Reply To: Any knowledge? My CIDP stayed primarily in the sensory nerves for 5 years
Greg – I have multifocal sensory-motor CIDP, but by far predominantly sensory and had a very similar experience as you on diagnosis. My original highly qualified neurologist actually reported that I was pretty much faking it! However, to my knowledge sensory dominant CIDP is not that uncommon but in my experience even the well qualified CIDP specialists do not understand how debilitating it feels! I have posted on the website CIDPlog the following –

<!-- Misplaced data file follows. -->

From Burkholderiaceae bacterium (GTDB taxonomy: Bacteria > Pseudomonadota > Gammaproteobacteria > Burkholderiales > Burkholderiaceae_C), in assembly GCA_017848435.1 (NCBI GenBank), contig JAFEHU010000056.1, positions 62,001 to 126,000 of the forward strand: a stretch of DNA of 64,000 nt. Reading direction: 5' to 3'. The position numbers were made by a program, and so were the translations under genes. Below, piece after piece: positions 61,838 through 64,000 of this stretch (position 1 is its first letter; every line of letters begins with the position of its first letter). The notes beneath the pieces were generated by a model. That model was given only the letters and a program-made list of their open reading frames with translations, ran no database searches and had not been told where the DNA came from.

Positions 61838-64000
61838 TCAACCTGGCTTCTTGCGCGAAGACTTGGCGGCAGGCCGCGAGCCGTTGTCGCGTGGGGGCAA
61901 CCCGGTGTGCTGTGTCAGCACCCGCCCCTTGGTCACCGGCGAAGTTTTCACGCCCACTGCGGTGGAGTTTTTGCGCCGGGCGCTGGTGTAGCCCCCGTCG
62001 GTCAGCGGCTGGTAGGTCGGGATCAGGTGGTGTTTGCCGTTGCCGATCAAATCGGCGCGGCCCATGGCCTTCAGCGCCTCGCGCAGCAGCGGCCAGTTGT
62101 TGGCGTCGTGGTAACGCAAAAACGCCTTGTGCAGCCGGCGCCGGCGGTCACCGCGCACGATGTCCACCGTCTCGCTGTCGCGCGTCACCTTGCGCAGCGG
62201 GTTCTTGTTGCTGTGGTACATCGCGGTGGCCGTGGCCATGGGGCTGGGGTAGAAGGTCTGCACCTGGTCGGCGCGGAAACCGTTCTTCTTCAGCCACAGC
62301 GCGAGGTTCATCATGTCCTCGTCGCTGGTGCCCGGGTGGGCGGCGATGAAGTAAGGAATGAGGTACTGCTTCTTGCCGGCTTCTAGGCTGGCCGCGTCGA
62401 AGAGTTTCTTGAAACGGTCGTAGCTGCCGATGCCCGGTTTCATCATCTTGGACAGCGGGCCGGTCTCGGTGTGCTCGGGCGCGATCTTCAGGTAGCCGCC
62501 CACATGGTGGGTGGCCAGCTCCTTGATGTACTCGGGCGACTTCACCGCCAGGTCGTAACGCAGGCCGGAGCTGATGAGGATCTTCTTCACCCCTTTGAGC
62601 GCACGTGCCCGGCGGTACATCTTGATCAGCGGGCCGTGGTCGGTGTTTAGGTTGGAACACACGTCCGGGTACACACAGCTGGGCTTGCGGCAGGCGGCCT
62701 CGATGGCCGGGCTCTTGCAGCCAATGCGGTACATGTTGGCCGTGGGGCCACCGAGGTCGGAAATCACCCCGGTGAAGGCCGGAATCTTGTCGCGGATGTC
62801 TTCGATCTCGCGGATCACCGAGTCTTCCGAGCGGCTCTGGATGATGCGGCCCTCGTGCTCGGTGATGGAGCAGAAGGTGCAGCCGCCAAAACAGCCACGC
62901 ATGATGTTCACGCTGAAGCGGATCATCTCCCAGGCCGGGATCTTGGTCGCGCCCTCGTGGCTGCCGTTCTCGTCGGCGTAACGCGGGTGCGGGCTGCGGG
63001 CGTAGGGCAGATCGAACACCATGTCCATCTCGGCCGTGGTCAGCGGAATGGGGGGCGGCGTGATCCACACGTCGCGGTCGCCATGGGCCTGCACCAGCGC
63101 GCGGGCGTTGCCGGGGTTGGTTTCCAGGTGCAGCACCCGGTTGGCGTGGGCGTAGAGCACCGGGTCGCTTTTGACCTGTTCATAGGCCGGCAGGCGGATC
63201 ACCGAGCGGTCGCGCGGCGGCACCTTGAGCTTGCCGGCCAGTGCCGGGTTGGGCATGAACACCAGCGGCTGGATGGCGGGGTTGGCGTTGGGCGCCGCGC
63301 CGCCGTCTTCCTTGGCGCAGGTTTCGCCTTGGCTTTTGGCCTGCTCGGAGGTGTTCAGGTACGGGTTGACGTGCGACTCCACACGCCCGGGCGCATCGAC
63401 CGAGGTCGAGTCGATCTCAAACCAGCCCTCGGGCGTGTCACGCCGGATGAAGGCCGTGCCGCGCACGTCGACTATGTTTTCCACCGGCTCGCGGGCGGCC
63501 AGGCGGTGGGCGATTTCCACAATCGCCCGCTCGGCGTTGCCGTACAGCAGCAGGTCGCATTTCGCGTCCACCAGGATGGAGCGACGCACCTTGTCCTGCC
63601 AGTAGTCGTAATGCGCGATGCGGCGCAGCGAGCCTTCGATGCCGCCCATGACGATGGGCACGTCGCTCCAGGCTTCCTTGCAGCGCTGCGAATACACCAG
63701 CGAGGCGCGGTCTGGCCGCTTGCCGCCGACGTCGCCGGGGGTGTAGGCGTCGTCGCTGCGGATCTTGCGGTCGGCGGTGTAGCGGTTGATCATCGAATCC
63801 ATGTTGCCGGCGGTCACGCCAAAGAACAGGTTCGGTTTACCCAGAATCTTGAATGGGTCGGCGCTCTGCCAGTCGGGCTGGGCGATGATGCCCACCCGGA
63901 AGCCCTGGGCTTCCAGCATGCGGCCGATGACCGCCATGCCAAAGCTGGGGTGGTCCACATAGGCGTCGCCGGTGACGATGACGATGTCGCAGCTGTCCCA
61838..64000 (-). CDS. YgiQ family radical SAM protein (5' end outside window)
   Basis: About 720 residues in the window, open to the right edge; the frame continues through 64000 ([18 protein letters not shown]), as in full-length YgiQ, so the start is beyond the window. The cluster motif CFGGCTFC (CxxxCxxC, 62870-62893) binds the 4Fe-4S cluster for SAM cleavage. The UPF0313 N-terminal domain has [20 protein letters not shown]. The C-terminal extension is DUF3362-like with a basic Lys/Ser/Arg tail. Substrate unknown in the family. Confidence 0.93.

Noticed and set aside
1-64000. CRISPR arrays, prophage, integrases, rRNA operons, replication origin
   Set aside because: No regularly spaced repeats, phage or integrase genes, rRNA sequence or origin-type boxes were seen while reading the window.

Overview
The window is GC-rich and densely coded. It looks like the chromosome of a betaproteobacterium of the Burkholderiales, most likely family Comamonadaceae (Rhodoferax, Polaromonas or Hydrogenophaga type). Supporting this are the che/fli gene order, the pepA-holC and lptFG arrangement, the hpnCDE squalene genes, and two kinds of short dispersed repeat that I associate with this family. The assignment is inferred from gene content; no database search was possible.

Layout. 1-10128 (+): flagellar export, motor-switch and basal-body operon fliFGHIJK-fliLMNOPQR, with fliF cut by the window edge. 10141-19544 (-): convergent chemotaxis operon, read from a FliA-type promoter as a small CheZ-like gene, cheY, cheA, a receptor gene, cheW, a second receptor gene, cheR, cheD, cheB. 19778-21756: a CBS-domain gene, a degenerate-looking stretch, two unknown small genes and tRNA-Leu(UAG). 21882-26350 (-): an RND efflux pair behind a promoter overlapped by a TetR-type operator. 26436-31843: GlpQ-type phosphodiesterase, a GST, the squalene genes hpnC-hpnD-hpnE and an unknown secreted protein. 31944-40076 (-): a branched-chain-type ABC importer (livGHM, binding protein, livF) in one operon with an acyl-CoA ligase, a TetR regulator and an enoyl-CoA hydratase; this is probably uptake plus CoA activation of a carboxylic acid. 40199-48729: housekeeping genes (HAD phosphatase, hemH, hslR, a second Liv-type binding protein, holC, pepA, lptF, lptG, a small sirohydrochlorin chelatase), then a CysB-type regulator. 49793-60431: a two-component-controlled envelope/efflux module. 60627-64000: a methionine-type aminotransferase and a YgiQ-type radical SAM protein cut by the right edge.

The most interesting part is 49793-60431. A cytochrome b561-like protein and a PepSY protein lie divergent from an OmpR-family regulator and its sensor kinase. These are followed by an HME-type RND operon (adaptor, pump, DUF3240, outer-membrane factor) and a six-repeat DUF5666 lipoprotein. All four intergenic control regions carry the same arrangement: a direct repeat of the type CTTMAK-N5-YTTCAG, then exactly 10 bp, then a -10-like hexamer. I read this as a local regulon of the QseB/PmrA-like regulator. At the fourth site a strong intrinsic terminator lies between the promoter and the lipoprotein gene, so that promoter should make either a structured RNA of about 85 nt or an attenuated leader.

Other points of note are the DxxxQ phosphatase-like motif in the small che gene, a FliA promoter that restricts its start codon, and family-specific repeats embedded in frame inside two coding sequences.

Sensory vs Motor Response- Early on in my case it was found that many of my symptoms were largely “sensory” [as opposed to motor] but all the same VERY real and debilitating to me. Sensory nerves reach the brain and motor nerves the muscle. The fasciculations are clearly visible in say the calf and appear like muscle bubbling / boiling-water or wave-like-twitching: You can feel and clearly see the muscles bubbling (often with a painful twitch) but there is also an (invisible) “wave” and/or “vibration” / buzzing sensation (in the individual muscles and even throughout your body). Doctors say I do not have an ataxic gait but I feel I wobble like a drunk! I struggle to stand for fear of toppling-over but to an outside observer appear quite steady and normal. Apparently sensory symptoms are ONLY felt by me and seemingly cannot be visibly observed by others (and only discovered with appropriate nerve conduction studies). Even though my CIDP is very sensory-dominant, it does seem that in 2015 my sensory response is “progressing” into more motor response over time. My strength loss is not yet serious but my intermittent stumbling (caused by sudden loss-of-control and perhaps temporary muscle weakness) is always a threat. Importantly, my strength loss has not been observable to me – I can still “run” a slow 10k and measurements on my arms show about a 15% loss in strength by 2018 compared to early 2015.